so yes, if he's still alive by the time he fulfils his 5o weeks at belmarsh gitmo, then gets extradited to amerika, you can bet charges will be added as per criminal Icelandic FBI informant Sigurdur Thordarson's testilying, and immunity offered to the nasty-ass domsheit-berg, assange's Moriarity, or who knows? the DoJ offered immunity for crimes he testify to against julian. joshua schulte as well, who's been charged with leaking the CIA vaults 7 and 8.

but sure, he can appeal to the European Court of Human Rights (which of course holds zero power, as did the UN body that determined he's been illegally (and capriciously, was it?) detained for all these years.

too bad john shipton hadn't had more to say. the sun uk's a tabloid rag, small wonder their 'coverage' had included the questionable ruptly video...with the wrong time stamp and all, iirc. i'd even found this from cassandra fairbanks weird as hell.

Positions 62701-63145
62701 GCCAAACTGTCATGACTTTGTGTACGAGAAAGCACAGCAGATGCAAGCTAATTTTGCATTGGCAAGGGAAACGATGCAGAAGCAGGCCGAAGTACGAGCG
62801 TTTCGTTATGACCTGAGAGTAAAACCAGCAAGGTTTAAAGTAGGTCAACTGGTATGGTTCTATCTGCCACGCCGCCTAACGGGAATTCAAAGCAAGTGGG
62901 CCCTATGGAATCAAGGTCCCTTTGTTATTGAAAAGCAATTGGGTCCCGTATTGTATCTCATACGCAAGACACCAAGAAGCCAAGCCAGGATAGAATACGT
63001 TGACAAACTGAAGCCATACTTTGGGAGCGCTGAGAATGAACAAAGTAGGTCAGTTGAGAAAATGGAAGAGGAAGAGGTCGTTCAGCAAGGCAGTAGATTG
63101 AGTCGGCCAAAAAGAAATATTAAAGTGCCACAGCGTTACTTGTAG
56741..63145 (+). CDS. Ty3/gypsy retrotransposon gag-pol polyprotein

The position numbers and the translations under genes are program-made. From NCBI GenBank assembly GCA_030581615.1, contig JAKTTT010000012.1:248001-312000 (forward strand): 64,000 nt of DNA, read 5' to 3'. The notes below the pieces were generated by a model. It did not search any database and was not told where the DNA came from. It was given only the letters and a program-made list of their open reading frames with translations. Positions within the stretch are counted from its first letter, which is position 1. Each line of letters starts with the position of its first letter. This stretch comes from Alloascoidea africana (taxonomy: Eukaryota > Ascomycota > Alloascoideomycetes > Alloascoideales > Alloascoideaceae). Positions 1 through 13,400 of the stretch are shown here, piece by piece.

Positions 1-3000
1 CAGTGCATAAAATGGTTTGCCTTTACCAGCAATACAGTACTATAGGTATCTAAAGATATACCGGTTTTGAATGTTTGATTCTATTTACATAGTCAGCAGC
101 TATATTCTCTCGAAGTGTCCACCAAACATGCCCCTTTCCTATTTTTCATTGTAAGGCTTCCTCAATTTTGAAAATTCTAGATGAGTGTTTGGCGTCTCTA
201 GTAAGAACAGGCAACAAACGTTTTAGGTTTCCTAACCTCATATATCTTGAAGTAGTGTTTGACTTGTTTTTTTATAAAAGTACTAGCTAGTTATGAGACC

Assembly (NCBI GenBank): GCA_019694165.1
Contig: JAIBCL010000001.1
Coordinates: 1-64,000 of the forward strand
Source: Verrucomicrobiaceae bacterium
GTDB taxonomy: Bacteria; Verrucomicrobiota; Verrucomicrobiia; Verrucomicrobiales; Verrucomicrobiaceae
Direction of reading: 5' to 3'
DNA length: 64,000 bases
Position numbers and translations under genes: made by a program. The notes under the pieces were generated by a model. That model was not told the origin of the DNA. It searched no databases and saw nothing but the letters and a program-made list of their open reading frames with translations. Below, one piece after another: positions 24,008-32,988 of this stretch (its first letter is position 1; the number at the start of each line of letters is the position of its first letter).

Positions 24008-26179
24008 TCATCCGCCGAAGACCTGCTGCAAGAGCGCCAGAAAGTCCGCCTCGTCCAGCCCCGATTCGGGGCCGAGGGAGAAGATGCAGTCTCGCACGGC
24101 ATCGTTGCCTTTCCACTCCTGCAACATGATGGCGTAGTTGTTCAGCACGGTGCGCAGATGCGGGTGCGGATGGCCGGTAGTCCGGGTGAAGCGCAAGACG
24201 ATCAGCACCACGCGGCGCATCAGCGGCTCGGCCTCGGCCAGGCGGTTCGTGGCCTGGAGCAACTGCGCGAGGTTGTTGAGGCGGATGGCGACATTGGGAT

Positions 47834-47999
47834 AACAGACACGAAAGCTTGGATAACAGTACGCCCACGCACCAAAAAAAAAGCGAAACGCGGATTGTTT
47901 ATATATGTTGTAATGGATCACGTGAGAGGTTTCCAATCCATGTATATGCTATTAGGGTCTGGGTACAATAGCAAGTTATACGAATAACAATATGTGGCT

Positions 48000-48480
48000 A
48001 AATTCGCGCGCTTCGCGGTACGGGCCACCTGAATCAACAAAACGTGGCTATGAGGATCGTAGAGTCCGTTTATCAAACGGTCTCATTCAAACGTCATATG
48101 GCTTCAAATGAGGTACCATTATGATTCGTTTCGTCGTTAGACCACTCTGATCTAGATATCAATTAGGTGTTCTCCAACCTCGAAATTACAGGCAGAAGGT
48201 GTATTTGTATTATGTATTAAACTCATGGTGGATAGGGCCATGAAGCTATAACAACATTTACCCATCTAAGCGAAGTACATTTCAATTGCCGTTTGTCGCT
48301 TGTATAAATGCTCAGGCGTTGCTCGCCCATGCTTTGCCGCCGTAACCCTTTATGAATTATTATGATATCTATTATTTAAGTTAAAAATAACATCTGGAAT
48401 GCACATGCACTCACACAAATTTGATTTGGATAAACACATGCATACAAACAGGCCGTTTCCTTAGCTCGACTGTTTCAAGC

bet assange's attorneys loved all that dude's rubbish.

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wendy davis's picture

and i dunno where RT UK got it, and it might be i'm simply not getting his use of the english language, but what does it mean?

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wendy davis's picture

and i'll close with the incomparable bruce cockburn. and not just because lenin moreno traded julian for a $4.2 billion IMF loan, as i'm sure the deal included military support and other goodies as well.

but as to all assange's enemies, i'll commit this thought crime gladly: if i had a rocket launcher...i'd blow then all away. g' night.